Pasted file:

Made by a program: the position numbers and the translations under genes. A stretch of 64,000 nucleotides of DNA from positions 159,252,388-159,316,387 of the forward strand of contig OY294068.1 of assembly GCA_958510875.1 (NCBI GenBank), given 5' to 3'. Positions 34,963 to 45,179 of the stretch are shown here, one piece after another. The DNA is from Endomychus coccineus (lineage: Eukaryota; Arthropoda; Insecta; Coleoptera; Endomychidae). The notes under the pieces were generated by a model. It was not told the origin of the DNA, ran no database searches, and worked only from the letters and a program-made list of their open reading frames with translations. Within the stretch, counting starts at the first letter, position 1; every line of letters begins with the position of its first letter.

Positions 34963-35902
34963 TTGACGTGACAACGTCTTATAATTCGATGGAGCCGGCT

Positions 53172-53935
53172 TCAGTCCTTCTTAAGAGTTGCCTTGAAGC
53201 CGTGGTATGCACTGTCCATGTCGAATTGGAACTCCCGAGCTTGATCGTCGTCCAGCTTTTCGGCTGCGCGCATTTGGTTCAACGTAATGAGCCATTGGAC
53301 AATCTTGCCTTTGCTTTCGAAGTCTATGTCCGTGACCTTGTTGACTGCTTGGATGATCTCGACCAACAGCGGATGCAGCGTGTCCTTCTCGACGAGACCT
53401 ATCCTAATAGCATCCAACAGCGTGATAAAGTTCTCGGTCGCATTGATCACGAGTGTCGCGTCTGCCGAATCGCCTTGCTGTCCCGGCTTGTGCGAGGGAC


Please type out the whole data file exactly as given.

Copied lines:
Made by a program: the position numbers and the translations under genes. A stretch of 64,000 nucleotides of DNA from positions 159,252,388-159,316,387 of the forward strand of contig OY294068.1 of assembly GCA_958510875.1 (NCBI GenBank), given 5' to 3'. Positions 34,963 to 45,179 of the stretch are shown here, one piece after another. The DNA is from Endomychus coccineus (lineage: Eukaryota; Arthropoda; Insecta; Coleoptera; Endomychidae). The notes under the pieces were generated by a model. It was not told the origin of the DNA, ran no database searches, and worked only from the letters and a program-made list of their open reading frames with translations. Within the stretch, counting starts at the first letter, position 1; every line of letters begins with the position of its first letter.

Positions 34963-35902
34963 TTGACGTGACAACGTCTTATAATTCGATGGAGCCGGCT

Positions 53172-53935
53172 TCAGTCCTTCTTAAGAGTTGCCTTGAAGC
53201 CGTGGTATGCACTGTCCATGTCGAATTGGAACTCCCGAGCTTGATCGTCGTCCAGCTTTTCGGCTGCGCGCATTTGGTTCAACGTAATGAGCCATTGGAC
53301 AATCTTGCCTTTGCTTTCGAAGTCTATGTCCGTGACCTTGTTGACTGCTTGGATGATCTCGACCAACAGCGGATGCAGCGTGTCCTTCTCGACGAGACCT
53401 ATCCTAATAGCATCCAACAGCGTGATAAAGTTCTCGGTCGCATTGATCACGAGTGTCGCGTCTGCCGAATCGCCTTGCTGTCCCGGCTTGTGCGAGGGAC